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Asking the Question: PICO Patient, Population or Problem What are the characteristics of the patient or population? What is the condition or disease you are interested in? Intervention or exposure What do you want to do with this patient (e.g. treat, diagnose, observe)? Comparison What is the alternative to the intervention (e.g. placebo, different drug, surgery)? Outcome What are the relevant outcomes (e.g. morbidity, death, complications)? http://healthlinks.washington.edu/ebp/pico.html

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Parsing the Question What are the main concepts in your question? Sample question: Does nutrition therapy improve decubitus (pressure) ulcer healing in an elderly patient? Concepts: Nutrition therapy Decubitus/pressure ulcers Ulcer healing Elderly patients Treatment efficacy

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Boolean Logic A British mathematician named George Boole (1815 1864) developed an algebraic system of logic that is now widely used in computer and electronic systems including database searching. very simple form of Boolean Logic is used for searching most bibliographic databases.

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Boolean Operators Standard Boolean Logic for database searching uses 3 relationships among search terms. AND OR NOT It is both simple and powerful.

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AND BOTH terms included in any results. If a record has only one of the two terms, it will not be retrieved. If the record has neither term, it will not be retrieved. What does this do to the amount of records retrieved?

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OR Only one ( NOT both ) of the terms are in the results record if both are included. What does OR do to the amount of records retrieved?

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NOT Excludes any results containing the term Records containing both will not be retrieved. What does NOT do to the amount of records retrieved?

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Using OR idea/concept and are usually put in parenthesis (term OR term OR term) where all terms are difference ways of representing the same concept (faculty OR teachers OR professors) (students OR learners OR pupils)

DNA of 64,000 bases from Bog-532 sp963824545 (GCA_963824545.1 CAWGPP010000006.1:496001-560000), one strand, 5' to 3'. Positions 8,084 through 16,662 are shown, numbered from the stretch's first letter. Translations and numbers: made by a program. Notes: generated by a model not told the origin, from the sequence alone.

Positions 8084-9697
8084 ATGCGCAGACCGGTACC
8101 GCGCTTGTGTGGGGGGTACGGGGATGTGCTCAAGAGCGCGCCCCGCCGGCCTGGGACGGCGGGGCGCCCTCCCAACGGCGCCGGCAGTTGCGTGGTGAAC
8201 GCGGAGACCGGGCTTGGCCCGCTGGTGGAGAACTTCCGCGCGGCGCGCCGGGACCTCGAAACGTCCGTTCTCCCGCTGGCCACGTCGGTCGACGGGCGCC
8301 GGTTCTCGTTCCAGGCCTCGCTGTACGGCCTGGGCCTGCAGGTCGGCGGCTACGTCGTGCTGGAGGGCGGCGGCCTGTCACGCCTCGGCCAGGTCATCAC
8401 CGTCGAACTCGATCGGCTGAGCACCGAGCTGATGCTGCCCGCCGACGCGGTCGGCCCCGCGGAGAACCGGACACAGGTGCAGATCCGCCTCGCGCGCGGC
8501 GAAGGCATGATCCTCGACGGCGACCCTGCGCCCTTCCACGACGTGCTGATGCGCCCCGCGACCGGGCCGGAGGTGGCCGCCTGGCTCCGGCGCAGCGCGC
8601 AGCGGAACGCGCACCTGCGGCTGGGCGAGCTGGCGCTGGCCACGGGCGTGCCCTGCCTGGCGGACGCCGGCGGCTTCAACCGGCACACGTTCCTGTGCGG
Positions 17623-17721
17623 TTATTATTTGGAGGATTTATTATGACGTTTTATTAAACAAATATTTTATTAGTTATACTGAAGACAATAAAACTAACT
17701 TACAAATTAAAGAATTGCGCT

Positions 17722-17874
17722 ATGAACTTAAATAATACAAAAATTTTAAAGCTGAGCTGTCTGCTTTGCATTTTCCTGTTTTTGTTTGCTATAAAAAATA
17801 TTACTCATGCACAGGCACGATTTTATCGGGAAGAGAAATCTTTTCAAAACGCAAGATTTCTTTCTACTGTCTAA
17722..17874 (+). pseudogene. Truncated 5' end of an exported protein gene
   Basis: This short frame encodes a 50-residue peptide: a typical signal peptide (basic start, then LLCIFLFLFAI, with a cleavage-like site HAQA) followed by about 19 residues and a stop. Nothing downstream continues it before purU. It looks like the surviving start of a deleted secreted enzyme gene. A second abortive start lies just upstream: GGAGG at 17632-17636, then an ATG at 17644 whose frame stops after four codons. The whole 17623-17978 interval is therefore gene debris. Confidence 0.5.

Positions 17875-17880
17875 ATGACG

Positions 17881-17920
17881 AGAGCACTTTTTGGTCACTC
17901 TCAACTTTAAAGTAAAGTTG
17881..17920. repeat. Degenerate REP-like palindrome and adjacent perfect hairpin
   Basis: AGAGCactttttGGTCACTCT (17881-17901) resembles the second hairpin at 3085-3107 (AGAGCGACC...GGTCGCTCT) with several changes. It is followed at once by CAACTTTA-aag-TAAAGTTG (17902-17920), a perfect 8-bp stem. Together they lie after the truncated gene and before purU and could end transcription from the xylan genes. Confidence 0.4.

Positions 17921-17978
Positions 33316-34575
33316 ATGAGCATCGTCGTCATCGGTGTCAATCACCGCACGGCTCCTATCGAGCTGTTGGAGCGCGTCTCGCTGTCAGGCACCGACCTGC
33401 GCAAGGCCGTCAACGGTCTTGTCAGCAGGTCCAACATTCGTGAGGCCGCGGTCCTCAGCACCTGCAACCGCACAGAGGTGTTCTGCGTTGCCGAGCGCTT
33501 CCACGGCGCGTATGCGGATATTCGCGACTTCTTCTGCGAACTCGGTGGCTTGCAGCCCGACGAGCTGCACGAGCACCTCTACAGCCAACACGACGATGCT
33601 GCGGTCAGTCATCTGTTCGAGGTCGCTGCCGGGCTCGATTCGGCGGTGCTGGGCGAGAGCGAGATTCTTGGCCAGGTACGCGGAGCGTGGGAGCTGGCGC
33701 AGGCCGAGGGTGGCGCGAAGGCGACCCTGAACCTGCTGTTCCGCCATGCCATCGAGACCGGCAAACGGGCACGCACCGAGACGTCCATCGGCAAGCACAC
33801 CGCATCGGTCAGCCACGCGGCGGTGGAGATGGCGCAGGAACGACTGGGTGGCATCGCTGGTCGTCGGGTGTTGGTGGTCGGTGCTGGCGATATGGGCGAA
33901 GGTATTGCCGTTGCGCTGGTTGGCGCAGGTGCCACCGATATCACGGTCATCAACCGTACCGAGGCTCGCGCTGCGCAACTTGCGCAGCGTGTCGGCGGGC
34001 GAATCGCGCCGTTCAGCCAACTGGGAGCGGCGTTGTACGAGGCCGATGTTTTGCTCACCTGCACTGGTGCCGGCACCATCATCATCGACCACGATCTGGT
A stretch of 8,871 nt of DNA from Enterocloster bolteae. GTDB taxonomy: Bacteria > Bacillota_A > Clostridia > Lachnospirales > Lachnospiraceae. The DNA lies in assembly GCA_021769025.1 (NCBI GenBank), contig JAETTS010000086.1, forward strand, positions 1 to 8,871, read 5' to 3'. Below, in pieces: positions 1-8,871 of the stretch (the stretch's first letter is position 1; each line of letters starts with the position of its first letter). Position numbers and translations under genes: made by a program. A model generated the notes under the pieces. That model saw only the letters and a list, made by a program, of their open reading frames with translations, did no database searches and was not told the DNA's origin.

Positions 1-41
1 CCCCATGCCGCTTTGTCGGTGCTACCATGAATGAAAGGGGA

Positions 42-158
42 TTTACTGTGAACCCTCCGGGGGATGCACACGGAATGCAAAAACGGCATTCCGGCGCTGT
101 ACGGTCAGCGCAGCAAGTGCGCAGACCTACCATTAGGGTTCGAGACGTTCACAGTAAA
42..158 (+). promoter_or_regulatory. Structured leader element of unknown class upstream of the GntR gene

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Using AND ideas/concepts and can combine OR groupings Term AND (Term OR Term) where each represents a different concept heart attack AND smoking Diabetes AND exercise Cancer AND (treatment OR therapy)

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Using NOT often used to get rid of a common subgroup Students NOT dental Diabetes NOT juvenile

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Putting Them Together 1. Identify the concepts (Parse the question) 2. List specific terms for each concept 3. Put the terms for each concept in an OR statements within parentheses 4. Combine OR statements with AND 5. Add any NOT statements to the end

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Creating a Boolean Search Concept 1 Influenza Concept 2 Vitamin C Concept 3 Treatment Concept 4 helpfulness Influenza Vitamin C Treatment Outcome Flu Ascorbic acid Therapy Recovery Orange Juice Management Success QUESTION: Is Vitamin C helpful in treating the flu? 1. Identify concepts and list terms

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Step 2 2. Make your OR statements, one per concept (influenza OR flu OR orthomyxovirus) (vitamin C OR ascorbic acid OR ascorbate) (treatment OR therapy OR management) (outcome OR recovery OR success)

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Steps 3 and 4 (influenza OR flu) AND (vitamin C OR ascorbic acid OR orange juice) AND (treatment OR therapy OR management) AND (outcome OR recovery OR success) 4. Consider any NOT statements you might want to add.